For many, the holidays are a joyful time of year. They get to spend time with family and friends. Some people like to give gifts, others like to receive them. Some do a little of both. There are parties and family gatherings.
But for some, the holidays are very tough. There is a lot of stress – to find the perfect gift, to even afford gifts! Some parents get depressed because they cannot afford to offer the kind of Christmas to their children that they would like to. It can be an especially depressing time of the year for the elderly. They may be plagued by loneliness and isolation. Many have lost spouses and remembering those that have passed away makes the holidays even harder to bear. And with shorter, darker days this time of year, some people experience more depression.
1. Give them some of your time Sometimes the best present is your presence. Spend the night at your grandma’s house. Hand out candy canes at an assisted living center. Bring some funny movies and popcorn over to a friend’s house for the afternoon. You don’t necessarily have to make grand gestures, just spend a little of your time with them.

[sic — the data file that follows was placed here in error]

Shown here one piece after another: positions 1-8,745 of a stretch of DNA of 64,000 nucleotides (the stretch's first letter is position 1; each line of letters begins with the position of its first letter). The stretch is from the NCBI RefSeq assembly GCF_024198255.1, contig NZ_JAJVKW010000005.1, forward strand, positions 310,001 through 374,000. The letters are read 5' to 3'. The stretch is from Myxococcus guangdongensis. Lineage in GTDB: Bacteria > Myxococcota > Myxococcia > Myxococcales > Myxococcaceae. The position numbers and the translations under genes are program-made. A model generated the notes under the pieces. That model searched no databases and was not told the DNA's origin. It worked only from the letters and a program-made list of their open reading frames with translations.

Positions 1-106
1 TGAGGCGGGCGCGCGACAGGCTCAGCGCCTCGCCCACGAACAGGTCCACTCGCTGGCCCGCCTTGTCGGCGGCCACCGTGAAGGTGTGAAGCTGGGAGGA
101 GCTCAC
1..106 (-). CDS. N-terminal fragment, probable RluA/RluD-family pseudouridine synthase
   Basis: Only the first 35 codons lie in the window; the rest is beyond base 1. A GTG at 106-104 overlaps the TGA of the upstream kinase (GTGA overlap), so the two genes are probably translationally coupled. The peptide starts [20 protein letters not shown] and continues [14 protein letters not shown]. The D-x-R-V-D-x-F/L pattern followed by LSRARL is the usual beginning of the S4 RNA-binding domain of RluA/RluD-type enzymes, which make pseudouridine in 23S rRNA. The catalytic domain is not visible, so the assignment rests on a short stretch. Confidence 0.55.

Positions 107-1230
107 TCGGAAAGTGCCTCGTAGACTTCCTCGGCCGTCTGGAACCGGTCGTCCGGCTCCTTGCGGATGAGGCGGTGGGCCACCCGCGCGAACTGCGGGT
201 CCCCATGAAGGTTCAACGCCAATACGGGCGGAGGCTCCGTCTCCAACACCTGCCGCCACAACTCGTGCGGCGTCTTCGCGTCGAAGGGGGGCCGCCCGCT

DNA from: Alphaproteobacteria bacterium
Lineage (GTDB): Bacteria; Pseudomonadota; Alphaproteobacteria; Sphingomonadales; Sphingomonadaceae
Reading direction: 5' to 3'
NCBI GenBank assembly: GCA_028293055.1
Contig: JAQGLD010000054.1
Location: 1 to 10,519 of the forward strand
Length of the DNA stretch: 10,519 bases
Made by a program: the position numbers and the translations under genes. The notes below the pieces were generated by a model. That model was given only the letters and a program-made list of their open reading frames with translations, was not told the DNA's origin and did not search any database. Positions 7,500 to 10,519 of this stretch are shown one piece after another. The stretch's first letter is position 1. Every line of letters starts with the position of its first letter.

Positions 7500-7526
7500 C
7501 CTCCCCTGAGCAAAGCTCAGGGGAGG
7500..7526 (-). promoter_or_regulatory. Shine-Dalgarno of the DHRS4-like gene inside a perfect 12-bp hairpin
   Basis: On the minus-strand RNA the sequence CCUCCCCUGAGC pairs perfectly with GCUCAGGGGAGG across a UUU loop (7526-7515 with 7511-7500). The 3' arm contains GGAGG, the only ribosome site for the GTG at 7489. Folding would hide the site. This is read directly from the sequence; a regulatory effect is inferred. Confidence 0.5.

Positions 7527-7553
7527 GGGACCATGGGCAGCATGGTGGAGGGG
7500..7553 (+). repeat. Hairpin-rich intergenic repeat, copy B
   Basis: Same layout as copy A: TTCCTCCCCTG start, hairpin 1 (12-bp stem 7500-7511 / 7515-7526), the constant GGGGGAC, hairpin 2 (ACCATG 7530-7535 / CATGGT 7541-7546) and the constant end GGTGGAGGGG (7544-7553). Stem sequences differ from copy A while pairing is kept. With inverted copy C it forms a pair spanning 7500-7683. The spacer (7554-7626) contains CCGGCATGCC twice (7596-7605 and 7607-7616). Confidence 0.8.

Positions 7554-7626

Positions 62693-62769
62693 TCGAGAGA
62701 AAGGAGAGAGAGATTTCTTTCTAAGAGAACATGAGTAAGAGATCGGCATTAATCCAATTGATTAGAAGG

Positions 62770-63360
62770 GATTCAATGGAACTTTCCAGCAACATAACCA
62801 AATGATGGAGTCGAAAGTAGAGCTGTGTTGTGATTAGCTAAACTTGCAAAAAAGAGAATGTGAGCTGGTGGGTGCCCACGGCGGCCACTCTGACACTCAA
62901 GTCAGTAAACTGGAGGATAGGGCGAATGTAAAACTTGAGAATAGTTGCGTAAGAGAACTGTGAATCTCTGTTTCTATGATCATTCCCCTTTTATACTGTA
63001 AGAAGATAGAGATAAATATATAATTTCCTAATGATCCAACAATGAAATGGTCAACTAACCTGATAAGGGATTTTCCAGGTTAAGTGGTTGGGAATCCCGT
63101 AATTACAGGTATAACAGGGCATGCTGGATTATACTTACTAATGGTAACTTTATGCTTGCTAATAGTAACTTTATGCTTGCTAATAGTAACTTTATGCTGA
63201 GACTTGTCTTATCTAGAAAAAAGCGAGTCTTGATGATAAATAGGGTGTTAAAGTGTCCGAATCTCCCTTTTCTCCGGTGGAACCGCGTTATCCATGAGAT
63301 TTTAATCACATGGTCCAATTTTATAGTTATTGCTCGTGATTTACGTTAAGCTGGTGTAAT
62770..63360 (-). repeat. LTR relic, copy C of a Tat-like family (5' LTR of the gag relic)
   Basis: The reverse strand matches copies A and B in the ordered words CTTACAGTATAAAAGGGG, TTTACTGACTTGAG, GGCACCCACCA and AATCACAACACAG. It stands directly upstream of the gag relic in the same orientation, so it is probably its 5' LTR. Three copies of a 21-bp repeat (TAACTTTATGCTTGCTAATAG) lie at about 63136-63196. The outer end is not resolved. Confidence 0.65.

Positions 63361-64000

2. Get them out of the house Maybe it is just a trip to the local coffee shop, but getting them outside of their home can give a depressed person something to look forward to. Take your friend who can’t afford to fly home for the holidays out to dinner. Bundle up and meet them for a walk. The exercise, crisp air and company will do wonders for their mood.
3. Send them a card Personally, I am a huge fan of greeting cards. I tend to make a lot of them myself and send them throughout the year to friends and family because isn’t it nice to get something other than bills in the mailbox? A holiday card let’s them know that you are thinking of them and it is something they can hold onto, something that reminds them every time they look at it that they are important to someone.
4. Volunteer to help When I am depressed I can barely get out of bed, let alone think of going shopping. Take on the task of helping a depressed person by picking up things they need – be it groceries or their prescriptions. I’m not asking you to pay for these things, merely do the leg work. It will be so appreciated.
5. Be patient Don’t expect miracles. Doing any of these things or more isn’t likely to “snap them out of their depression.” Depression just isn’t something you “snap out of.” But these things will help. And, in time, their mood will lift, as mine always does. Don’t get fed up with them for their lack of enthusiasm or holiday spirit. Recognize that depression is real and intensely dark. Let your goal be to simply shine a little light.
This article first appeared on ‘Psych Central’ on 15 December 2013.